South Carolina is set to become the first state to legislate a definition of anti-Semitism, with one major provision, the Charleston Post and Courier reported Thursday.
Included in an $8 billion budget bill, two stalled bills that define anti-Semitism were revived by South Carolina senators. The stalled bills, however, require South Carolina to certify local governments enforcing federal immigration laws to not create so-called "sanctuary cities." Inserting this language gives the bills a better chance to become law, but it will only stand until the next budget is passed in 2019.
Sen. William Timmons of Greenville inserted the newest proposal, requiring the State Law Enforcement Division to collect information on every local government's immigration enforcement practices. Democrats and some Republicans, the Post and Courier story said, called it a "political stunt" to help Gov. Henry McMaster in his Republican primary race.
The legislation died when the House failed to vote on it in time to meet this past Tuesday's deadline.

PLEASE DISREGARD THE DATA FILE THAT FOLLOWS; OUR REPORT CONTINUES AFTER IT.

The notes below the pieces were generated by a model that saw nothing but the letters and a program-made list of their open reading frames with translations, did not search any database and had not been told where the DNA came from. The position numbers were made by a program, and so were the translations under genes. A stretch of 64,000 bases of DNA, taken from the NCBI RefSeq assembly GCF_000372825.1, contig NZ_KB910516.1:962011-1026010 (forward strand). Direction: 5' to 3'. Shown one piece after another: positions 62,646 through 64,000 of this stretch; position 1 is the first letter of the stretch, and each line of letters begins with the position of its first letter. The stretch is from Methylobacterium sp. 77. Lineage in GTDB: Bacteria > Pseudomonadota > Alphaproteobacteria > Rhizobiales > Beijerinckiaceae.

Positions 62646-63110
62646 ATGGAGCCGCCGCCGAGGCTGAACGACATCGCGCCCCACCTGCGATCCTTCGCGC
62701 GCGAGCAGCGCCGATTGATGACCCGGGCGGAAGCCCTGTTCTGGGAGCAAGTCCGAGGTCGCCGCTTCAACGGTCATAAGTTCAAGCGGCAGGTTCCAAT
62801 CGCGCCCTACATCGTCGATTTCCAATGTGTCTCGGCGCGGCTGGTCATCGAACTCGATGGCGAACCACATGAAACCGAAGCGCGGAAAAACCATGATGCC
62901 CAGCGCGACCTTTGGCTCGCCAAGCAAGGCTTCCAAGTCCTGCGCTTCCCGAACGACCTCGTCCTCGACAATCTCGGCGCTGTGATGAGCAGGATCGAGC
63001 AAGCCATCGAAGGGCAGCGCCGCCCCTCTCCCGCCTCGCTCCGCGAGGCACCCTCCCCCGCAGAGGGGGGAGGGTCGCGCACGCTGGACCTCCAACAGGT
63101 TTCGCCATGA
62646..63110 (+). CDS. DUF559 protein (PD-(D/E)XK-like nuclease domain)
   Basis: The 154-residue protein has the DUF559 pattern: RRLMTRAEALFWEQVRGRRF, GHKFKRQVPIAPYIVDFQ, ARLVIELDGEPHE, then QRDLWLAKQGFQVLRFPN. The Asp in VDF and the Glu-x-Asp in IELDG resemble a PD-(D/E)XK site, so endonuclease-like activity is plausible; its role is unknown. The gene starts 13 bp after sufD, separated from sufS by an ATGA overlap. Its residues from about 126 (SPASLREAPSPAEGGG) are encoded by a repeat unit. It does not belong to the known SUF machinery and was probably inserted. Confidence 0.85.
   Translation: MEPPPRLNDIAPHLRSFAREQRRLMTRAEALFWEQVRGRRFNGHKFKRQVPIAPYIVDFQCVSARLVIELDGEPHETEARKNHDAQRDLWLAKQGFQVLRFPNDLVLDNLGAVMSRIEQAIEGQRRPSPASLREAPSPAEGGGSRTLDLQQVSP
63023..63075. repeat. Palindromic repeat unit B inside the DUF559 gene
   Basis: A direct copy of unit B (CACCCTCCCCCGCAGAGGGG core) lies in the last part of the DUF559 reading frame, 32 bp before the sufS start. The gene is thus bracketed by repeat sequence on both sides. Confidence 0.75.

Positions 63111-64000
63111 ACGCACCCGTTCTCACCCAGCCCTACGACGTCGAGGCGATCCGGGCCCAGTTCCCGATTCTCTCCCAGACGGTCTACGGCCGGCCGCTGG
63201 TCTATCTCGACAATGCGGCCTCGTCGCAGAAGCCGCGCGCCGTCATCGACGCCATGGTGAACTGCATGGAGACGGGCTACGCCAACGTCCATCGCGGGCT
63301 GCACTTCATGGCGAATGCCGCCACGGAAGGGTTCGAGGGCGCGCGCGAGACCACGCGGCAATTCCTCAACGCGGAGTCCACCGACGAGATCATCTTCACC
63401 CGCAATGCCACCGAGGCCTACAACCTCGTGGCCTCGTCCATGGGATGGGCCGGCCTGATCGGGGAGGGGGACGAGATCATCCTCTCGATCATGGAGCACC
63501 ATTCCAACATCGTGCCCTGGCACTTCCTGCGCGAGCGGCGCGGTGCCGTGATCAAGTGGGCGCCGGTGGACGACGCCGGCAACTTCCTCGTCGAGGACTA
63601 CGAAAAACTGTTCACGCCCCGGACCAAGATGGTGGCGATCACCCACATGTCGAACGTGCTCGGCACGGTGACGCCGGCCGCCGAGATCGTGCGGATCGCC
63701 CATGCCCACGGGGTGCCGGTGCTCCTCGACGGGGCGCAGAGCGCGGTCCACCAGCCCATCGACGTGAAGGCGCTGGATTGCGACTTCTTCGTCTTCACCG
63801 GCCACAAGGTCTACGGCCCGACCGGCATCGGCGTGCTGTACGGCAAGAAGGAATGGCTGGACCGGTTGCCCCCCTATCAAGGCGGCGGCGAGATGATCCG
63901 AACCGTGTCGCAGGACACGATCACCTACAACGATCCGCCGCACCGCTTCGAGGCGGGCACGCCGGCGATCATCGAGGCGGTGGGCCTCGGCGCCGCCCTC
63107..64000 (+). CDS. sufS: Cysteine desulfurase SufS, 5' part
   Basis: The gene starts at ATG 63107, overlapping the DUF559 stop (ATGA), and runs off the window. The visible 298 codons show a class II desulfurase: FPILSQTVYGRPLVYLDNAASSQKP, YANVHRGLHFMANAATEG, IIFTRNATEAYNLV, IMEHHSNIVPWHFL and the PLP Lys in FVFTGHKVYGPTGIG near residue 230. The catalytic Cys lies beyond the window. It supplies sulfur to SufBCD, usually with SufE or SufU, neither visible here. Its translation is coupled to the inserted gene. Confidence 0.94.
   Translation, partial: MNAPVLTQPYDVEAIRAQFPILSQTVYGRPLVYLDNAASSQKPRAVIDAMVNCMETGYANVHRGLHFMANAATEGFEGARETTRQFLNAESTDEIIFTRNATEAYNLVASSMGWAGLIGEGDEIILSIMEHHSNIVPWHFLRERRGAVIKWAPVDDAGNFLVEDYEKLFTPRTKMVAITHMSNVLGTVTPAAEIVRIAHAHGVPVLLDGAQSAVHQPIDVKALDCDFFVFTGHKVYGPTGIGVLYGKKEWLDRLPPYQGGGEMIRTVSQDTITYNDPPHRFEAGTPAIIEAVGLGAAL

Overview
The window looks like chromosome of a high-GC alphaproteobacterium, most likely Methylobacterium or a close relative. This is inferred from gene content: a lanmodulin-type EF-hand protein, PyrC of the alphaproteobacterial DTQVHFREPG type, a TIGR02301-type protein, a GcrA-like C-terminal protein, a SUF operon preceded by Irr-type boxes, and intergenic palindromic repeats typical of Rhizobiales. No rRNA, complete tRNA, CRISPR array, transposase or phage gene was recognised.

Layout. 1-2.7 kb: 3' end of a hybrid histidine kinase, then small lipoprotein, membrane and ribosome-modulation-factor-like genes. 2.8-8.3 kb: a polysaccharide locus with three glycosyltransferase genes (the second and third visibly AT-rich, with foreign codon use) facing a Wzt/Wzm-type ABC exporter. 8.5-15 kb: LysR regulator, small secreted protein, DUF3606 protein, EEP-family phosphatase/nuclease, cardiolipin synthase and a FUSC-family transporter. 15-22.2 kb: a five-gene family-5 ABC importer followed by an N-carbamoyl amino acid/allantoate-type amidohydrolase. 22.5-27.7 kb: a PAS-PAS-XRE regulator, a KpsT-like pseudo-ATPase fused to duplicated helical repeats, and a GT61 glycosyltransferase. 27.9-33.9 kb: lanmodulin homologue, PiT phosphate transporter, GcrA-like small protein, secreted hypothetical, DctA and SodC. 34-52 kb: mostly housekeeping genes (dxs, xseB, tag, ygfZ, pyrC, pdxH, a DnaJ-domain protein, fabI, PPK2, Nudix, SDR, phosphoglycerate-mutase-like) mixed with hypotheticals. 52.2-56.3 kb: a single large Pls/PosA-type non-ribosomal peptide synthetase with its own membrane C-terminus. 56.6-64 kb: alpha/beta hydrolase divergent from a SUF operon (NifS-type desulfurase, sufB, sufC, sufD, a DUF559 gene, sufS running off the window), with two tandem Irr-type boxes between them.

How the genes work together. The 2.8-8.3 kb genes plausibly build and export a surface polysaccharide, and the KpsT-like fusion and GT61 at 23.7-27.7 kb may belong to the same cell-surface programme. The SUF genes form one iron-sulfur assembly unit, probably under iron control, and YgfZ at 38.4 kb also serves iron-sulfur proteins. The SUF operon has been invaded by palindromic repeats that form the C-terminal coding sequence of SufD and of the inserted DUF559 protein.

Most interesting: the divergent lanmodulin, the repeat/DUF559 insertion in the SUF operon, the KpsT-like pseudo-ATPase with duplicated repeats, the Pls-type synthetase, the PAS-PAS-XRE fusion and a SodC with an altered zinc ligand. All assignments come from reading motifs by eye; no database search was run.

Supporters of the bill say is a necessity to ensure South Carolina local governments don't become "sanctuary cities," meaning they do not assist the federal government in detaining undocumented immigrants. Timmons told the Post and Courier that the legislation will stop "rogue law enforcement agencies" from ignoring the law.
The Post and Courier reported that a bipartisan bill defining anti-Semitism for South Carolina's college stalled last year after receiving overwhelming approval in the House and tentative approval in the Senate.
Supporters also say that the law is needed to help curb a national rise of anti-Jewish bigotry on campuses. The bill's sponsor, Rep. Alan Clemmons, says Jewish students are "disproportionately the victims of anti-religious discrimination.
The proposal would require colleges to apply the definition when deciding whether an incident or speech violates anti-discrimination policies.
The Post and Courier story says Lt. Gov. Kevin Bryant, who is running for governor, praised senators who voted for proposals, but wasn't pleased with another aspect of the state budget bill.
"Unfortunately, the Senator chose to continue sending taxpayer dollars to an organization that kills unborn children," Bryant told the Post and Courier.
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